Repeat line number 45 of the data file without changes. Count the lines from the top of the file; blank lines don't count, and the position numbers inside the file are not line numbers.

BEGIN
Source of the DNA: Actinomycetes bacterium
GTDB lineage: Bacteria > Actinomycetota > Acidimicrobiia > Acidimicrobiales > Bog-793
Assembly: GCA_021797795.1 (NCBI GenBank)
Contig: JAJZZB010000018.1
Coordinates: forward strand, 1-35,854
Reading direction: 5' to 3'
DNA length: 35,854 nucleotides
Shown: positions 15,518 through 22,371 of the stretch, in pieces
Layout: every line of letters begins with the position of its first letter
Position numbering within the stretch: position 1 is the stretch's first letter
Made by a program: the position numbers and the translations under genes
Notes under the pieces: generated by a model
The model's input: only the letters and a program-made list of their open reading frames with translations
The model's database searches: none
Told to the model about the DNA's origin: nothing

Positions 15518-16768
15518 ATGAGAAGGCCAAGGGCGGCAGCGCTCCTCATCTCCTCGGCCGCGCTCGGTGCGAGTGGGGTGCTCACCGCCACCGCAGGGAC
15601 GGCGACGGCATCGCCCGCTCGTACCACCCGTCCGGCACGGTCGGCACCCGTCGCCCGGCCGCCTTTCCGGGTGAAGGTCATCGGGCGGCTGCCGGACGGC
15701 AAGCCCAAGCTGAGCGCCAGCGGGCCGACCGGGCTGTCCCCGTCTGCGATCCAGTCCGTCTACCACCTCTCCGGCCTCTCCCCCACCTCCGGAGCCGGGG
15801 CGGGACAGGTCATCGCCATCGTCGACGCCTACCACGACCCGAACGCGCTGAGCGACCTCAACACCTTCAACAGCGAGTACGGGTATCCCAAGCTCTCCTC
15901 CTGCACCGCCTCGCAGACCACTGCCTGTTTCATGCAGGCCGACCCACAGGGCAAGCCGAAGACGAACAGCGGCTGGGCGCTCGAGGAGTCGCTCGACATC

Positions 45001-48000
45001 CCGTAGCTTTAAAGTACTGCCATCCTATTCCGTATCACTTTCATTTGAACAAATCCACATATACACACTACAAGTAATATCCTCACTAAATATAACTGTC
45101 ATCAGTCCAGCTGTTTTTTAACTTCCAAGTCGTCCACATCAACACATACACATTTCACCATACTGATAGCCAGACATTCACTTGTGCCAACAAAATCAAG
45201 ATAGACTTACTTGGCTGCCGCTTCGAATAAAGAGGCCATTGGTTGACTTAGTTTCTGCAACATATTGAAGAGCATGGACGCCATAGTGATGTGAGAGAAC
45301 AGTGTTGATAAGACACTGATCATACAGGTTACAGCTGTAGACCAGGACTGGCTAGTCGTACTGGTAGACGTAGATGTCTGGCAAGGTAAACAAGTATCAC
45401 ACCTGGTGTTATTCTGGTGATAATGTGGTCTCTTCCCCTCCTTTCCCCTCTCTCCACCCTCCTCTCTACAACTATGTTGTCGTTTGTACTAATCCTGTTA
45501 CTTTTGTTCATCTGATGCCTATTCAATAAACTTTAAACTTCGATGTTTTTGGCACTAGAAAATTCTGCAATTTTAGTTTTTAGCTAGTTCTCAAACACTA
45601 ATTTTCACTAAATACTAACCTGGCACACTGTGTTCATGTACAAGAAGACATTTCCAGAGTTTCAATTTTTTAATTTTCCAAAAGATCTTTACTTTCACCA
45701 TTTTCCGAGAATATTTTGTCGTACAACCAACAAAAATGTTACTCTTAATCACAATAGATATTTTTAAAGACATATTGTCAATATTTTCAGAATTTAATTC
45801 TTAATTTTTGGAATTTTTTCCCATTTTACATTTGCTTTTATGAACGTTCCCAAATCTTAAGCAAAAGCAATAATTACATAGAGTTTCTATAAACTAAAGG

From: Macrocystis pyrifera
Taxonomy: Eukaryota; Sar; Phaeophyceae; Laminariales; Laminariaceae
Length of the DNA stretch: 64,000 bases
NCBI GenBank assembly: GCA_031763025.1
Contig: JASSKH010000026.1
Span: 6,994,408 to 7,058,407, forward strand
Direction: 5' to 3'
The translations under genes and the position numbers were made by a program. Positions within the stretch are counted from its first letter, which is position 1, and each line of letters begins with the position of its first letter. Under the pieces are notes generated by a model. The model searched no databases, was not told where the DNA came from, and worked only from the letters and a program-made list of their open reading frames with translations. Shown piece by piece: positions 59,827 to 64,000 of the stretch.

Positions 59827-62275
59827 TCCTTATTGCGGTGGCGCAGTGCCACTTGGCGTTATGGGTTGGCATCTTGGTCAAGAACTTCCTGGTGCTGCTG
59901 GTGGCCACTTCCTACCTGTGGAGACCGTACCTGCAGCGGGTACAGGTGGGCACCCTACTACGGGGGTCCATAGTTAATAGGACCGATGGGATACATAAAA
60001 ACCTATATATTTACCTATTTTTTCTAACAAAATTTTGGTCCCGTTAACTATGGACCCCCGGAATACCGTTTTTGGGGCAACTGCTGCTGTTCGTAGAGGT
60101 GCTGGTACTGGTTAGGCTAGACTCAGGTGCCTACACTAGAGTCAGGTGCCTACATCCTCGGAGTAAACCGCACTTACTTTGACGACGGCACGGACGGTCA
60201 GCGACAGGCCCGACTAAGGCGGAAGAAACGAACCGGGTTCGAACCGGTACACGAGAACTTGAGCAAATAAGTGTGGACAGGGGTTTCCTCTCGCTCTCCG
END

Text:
60201 GCGACAGGCCCGACTAAGGCGGAAGAAACGAACCGGGTTCGAACCGGTACACGAGAACTTGAGCAAATAAGTGTGGACAGGGGTTTCCTCTCGCTCTCCG